If Art and Science Had Babies (Short blog)

If art and science had babies, they would be Maru Garcia and Dr. Pinar Yoldas. Maru Garcia informed us that East Los Angeles was home to a Flint, Michigan level lead contamination crisis; actively polluting until 2015, whose thick, heavy presence persists there today. I found her attention to detail so refreshing, every element of her MFA piece was perfectly connected and woven together. One of my favorite details was the circular wall projections, depicting footage, such as: soil with a beating heart and an empty East LA playground sitting directly beside a factory. What I loved so much about them was the fact that they were circular, to imitate the experience of a microscope; practically urging the audience to investigate the ghastly situation for themselves.


(Maru Garcia’s MFA show, photo by Meryl Slay)


(Maru Garcia’s MFA show, photo by Meryl Slay)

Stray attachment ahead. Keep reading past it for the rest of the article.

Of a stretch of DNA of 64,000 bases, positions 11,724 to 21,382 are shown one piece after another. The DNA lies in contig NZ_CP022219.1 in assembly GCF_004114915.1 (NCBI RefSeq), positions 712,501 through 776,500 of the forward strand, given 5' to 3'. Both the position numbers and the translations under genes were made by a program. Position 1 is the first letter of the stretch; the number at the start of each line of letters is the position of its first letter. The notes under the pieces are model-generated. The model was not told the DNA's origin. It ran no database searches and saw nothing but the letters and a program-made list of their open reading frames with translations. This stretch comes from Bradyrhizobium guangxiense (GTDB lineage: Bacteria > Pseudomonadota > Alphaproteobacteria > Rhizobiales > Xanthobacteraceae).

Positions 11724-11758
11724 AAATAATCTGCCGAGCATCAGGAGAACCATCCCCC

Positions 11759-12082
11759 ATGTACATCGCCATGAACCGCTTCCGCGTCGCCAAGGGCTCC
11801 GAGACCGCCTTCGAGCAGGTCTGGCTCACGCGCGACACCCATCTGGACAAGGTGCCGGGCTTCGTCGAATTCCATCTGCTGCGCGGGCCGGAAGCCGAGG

Dr. Pinar Yoldas is brilliant and one of the best speakers I’ve heard in a long time. Dr. Yoldas briefly introduced the anthropocene and then began to explore a topic that we hear sometimes in conservation called umwelt, in the semiotic theories of Jakob von Uexkull. I’ve never heard it described this way, (because it may not be accurate,) but to me, umwelt sounds like empathy because it requires us to view the world through the eyes of another organism… Something I wish we would all do more of. Umwelt means that the signals that a human uses to interpret the world are different than a Laysan albatross or a ringed seal. I love the fact that Dr. Yoldas uses it as a basis for her work because she chose many of the most iconic, pervasive environmental problems and turned them into experiences through art. I have such deep respect for her passion and innovation and am grateful to have had the opportunity to hear her speak.